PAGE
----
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Round Rock, Texas
About Alan Lemke
The Christmas Star
I was riding through Avalanche Pass one late December day
A short time after the sun fell out of sight
Another of them long, cold days of winter
Gave way to a lonely silent night
I spurred old Buck on up that narrow ridge
Where it looked down on the camp below
The chill spreading through my bones kinda eased its grip
When I finally seen that fire's warm glow
Now I seen night skies from Creede on down to Waco in my years
But never any quite as grand as that one
Seemed like the good Lord had a notion to paint him a picture
Which He just seemed to be getting done
I slid from the saddle and took a long look up yonder
There must have been 'bout a million stars a twinkling
But this big one in the east, glowing like a hot branding iron
Caught my eye and got me thinking
My mind drifted back some twenty odd years
To when my Pa set me on his lap and told me this yarn
How on that very day, in a land far away
A little boy was born in a barn
"He weren't no cowboy like the little pards I know'd
His daddy was a carpenter, that's how he earned his keep
But the boy didn't figure to follow in those footsteps
See His job would be to tend to the sheep"
"So he was a shepherd," I said, "Like old Mr. O'Malley"
"Well, not really," Pa replied "He weren't like all the rest
See, there were others sent out to tend to the flocks
But this young feller figgered to be the best"
"He started out right when it came time to work
And looked hard to find the twelve very best hands
Then He and His friend set out on their journey
To find sheep that'd been lost through the lands"
"I reckon he built him a sizeable flock," I said
Pa shook his head "Weren't quite as easy as it sounds
Despite the care and love the shepherd offered
There were some sheep just didn't want to be found"
"And then there were others who hated the man
They got all riled up at how his pastures were filled
So before he was able to gather in too many sheep
They plotted together and had the man killed"
"That ain't a real happy story, Pa," I guess I looked confused
'Cause he stared down at me and grinned
"Now listen close, son. That shepherd...was our Savior, Jesus
And them lost sheep was all us folks who sinned"
Well I never heard it put quite that way before
But I finally understood the meaning of the story Pa told
And on nights like tonight when the north wind blows strong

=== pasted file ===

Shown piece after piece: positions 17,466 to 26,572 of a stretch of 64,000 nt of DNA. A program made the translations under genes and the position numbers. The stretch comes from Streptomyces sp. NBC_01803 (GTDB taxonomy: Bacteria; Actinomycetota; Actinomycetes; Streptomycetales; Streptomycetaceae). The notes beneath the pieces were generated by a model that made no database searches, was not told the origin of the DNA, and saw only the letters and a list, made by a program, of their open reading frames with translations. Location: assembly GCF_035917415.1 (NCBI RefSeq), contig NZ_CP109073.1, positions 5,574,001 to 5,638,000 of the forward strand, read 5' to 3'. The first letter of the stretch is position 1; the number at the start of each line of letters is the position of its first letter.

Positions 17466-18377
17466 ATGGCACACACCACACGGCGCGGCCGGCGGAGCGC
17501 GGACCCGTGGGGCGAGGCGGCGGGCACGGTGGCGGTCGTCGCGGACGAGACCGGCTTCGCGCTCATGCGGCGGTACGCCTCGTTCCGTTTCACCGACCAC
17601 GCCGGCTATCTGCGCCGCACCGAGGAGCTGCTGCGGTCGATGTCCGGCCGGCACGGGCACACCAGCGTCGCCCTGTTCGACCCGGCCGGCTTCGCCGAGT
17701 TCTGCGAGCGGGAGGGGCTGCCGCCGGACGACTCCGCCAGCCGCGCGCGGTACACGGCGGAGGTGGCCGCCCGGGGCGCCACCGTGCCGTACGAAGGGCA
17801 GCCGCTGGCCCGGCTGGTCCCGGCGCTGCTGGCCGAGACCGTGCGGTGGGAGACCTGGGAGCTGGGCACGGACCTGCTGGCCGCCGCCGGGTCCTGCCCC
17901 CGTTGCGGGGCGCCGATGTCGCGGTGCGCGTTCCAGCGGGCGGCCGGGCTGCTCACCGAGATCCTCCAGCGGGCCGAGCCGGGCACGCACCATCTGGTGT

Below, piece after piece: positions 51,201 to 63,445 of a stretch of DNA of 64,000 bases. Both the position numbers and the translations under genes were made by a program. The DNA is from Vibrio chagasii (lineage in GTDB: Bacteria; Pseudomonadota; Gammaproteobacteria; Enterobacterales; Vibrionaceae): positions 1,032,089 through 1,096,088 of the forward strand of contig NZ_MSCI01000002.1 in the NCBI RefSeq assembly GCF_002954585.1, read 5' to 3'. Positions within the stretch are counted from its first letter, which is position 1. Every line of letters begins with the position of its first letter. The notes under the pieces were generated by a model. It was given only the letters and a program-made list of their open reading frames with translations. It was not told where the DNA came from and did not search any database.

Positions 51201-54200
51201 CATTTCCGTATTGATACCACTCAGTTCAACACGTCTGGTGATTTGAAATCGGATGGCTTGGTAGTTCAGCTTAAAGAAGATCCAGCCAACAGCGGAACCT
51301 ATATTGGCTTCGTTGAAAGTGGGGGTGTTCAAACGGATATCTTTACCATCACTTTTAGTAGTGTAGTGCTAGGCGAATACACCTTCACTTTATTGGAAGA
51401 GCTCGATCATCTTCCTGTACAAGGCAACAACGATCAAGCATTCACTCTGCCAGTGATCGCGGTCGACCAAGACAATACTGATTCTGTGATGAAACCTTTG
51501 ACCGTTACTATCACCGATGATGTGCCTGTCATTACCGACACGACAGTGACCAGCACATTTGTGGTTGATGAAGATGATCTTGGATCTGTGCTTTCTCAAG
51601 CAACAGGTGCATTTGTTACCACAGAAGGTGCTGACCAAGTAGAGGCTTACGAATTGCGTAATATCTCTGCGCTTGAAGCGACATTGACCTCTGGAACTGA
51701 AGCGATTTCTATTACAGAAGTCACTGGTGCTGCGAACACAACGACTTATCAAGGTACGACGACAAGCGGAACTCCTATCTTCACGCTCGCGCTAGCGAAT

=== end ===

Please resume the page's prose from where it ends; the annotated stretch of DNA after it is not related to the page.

It kind of helps to warm my insides from the cold
'Cause a cowboy knows all about what it's like to be lost
And not always having a bunkhouse to keep him warm
And those days on the trail would get awful long
If he couldn't see no end to the storm
I've spent many a Christmas out on the trail since then
And ain't a one goes by that when I put my head down to sleep
I don't look up in the night sky and find that bright star
And smile...knowing He's still watching over His sheep.
About Alan Lemke:
I live in Round Rock, Texas (suburban Austin). Been here 10 1/2 years. I dabble in music, playing guitar and writing a few songs, playing in small clubs around here, and the cowboy poetry thing. I've been fascinated by the cowboy way of life since I was a kid. Grew up reading all I could about it, researched much about cowboys and The West in libraries and soaked up everything I could about Texas history. Now for the real shocker. I'm a country boy from northern Wisconsin. Not exactly a cowboy, but a farm kid who feels the values and way of life I grew up with are not that unlike those shared in this poetry. Perhaps that was the big draw. While I didn't live in the west, my heart felt what all these great poets have written about.
But when people question what a Cheesehead knows about Cowboy Poety and the west, I'm quick to point out the background of Larry Chittenden. If a New Yorker can pen one of the greatest poems and ultimately songs about cowboy life in The Cowboy's Christmas Ball, then there's room for another Yankee as well.
(The picture is about a year old, and unfortunately a "grilling accident" is responsible for that nice moustache being gone, but it seems to be a good photo for an aspiring cowboy poet.)
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